Editor's note: David Gergen is a senior political analyst for CNN and has been an adviser to four presidents. He is a professor of public service and director of the Center for Public Leadership at Harvard University's Kennedy School of Government. Follow him on Twitter.
Derbyshire, England (CNN) -- Tucked away here at a family reunion among rolling hills, one can easily drift into another, more pleasant world, but the old realities keep intruding. Time and again, English relatives have gingerly but worriedly asked, "What is to become of America after this debt struggle?"
How to answer? The truth is that none of us knows, and deep insights are especially elusive at this distance.
I try to tell them that the United States is going through a rough patch: the rise of lots of problems that we have allowed to fester over the years now coming to a head just when our politics are polarized, poisoned and paralyzed. Moreover, there is almost no one in high places who commands the full trust of the country -- from the White House to Wall Street, from Congress to the media.
But, I hasten to add, don't write off America -- we are usually at our best when we are down. These are the toughest tests we have faced since the 1930s and '40s, but remember how well we pulled together then.
As for the debt follies that have just unfolded, the compromise that emerged came out of a messy, frustrating, often disgusting process, but it did achieve two significant goals: It averted a crisis (yes, one that was wholly artificial, but still a crisis), and it should be good enough to prevent another fight like this until after voters have a chance to select winners and losers next November. So, some credit is due President Barack Obama as well as GOP and Democratic leaders on Capitol Hill.
Still, this is a deal that deserves only one hand clapping, not two. It fell far short of a "grand bargain," a dream scuttled by the tea party as well as the White House. In particular:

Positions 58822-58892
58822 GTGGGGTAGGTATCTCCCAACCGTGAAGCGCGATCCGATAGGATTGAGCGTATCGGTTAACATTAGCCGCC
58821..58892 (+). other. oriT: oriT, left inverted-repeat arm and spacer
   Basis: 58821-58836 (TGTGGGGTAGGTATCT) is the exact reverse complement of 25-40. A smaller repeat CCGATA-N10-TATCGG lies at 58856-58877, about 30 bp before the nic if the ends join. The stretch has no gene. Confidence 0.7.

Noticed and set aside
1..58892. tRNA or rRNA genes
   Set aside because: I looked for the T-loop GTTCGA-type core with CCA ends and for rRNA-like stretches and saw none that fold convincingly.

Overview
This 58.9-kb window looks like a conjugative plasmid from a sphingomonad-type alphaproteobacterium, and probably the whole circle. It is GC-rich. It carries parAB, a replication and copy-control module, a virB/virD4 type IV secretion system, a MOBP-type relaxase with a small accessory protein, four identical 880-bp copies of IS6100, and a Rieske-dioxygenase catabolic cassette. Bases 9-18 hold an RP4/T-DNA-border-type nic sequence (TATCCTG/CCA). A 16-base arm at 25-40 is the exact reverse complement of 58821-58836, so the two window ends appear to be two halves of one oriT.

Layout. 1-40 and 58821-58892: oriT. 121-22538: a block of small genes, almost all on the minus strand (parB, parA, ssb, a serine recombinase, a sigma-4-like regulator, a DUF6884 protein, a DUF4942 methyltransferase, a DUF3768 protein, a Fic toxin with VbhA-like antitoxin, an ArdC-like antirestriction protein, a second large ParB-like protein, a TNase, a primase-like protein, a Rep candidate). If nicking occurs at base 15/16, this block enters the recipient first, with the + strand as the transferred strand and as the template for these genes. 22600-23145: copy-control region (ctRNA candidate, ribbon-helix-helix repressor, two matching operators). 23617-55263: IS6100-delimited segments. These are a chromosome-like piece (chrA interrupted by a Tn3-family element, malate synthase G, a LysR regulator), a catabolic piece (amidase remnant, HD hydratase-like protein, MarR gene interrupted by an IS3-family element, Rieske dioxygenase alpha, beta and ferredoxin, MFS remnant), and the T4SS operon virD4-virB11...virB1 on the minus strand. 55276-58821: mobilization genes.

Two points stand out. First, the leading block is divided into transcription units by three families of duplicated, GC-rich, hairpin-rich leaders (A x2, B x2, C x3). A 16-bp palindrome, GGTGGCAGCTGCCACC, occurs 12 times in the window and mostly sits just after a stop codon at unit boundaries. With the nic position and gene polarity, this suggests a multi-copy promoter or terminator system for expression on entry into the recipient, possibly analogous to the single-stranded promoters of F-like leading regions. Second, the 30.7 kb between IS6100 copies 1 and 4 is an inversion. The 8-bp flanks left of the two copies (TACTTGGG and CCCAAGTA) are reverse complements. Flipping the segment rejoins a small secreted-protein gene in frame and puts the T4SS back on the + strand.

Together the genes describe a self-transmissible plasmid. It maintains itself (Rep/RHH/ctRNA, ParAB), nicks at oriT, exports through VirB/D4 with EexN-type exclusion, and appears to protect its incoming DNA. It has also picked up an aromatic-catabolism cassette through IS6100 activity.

• With at least $10 trillion in new deficits expected over the next decade, it cuts only a little more than $2 trillion. The grand bargain called for $4 trillion.
• It solves neither of our biggest fiscal problems: reform of Medicare, Medicaid and Social Security and reforms of taxes that are not only fairer but bring in more revenues, especially from the affluent.
• It does not provide for an equal sharing of burdens: The middle class and working people are likely to bear the most.
• It fails to provide an extension of payroll tax relief and jobless benefits into next year, which are so needed in this economy.
• It could well weaken the economy in the near term and, given the debates that will now arise in this congressional committee, will set off a flurry of lobbying and uncertainty in a business community that desperately craves a clearer sense of policy and regulation.
• And it threatens to savage the Defense Department with cuts that will force the United States to pull back from its leadership role in the world and reduce the pay and benefits of those in uniform.
With the fight over, it is like waking up to a bad dream and realizing that much of the nightmare is still here.
The markets recognized that hard realities still persist on Monday after the deal was done -- stocks sank at the end of the day -- and the rest of us will likely get our dose Friday with new unemployment numbers. The politicians will immediately turn their attention to jobs, but they seem to be mostly out of ammunition and so is the Fed. (QE 3 anyone?)
The threat of Standard & Poor's downgrading our AAA credit rating hasn't gone away. (Economist Carmen Reinhart, an authority, thinks S&P would still be justified in doing so.) And the debt crisis in Europe is still teetering on the edge. (It is widely believed here in the UK that leaders patched it up long enough to go on August holiday and expect to return to it in September.)
It is unbelievable that on Monday night, after the vote, the House of Representatives declared a five-week holiday without resolving the impasse over the Federal Aviation Administration.
But maybe we all need a break, so we can recover our perspective and our humor. Can Gabby Giffords just show up a few more times this summer? She surely reminds us that no one should ever give up on America.
The opinions expressed in this commentary are solely those of David Gergen.